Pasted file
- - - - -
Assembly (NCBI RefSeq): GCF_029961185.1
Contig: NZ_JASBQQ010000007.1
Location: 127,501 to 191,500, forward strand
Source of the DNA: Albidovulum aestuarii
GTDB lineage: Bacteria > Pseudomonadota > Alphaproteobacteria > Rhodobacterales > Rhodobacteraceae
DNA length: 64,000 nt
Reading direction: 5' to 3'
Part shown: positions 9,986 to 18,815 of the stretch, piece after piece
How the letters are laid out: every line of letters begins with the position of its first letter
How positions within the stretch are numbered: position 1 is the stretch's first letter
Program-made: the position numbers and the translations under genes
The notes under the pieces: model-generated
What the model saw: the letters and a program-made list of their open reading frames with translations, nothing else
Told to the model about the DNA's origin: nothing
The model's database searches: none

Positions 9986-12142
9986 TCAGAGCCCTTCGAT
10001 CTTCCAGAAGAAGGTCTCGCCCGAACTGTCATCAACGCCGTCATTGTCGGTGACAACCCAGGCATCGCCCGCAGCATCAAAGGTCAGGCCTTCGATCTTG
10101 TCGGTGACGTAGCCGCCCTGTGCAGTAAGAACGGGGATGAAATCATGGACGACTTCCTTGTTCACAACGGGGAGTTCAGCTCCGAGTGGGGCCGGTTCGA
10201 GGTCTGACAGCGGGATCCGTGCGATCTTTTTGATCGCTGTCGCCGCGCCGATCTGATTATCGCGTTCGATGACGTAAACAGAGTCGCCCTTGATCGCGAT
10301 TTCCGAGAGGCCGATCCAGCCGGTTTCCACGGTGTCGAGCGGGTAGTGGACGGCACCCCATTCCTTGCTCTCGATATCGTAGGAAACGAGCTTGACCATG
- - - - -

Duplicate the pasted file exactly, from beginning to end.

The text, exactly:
Assembly (NCBI RefSeq): GCF_029961185.1
Contig: NZ_JASBQQ010000007.1
Location: 127,501 to 191,500, forward strand
Source of the DNA: Albidovulum aestuarii
GTDB lineage: Bacteria > Pseudomonadota > Alphaproteobacteria > Rhodobacterales > Rhodobacteraceae
DNA length: 64,000 nt
Reading direction: 5' to 3'
Part shown: positions 9,986 to 18,815 of the stretch, piece after piece
How the letters are laid out: every line of letters begins with the position of its first letter
How positions within the stretch are numbered: position 1 is the stretch's first letter
Program-made: the position numbers and the translations under genes
The notes under the pieces: model-generated
What the model saw: the letters and a program-made list of their open reading frames with translations, nothing else
Told to the model about the DNA's origin: nothing
The model's database searches: none

Positions 9986-12142
9986 TCAGAGCCCTTCGAT
10001 CTTCCAGAAGAAGGTCTCGCCCGAACTGTCATCAACGCCGTCATTGTCGGTGACAACCCAGGCATCGCCCGCAGCATCAAAGGTCAGGCCTTCGATCTTG
10101 TCGGTGACGTAGCCGCCCTGTGCAGTAAGAACGGGGATGAAATCATGGACGACTTCCTTGTTCACAACGGGGAGTTCAGCTCCGAGTGGGGCCGGTTCGA
10201 GGTCTGACAGCGGGATCCGTGCGATCTTTTTGATCGCTGTCGCCGCGCCGATCTGATTATCGCGTTCGATGACGTAAACAGAGTCGCCCTTGATCGCGAT
10301 TTCCGAGAGGCCGATCCAGCCGGTTTCCACGGTGTCGAGCGGGTAGTGGACGGCACCCCATTCCTTGCTCTCGATATCGTAGGAAACGAGCTTGACCATG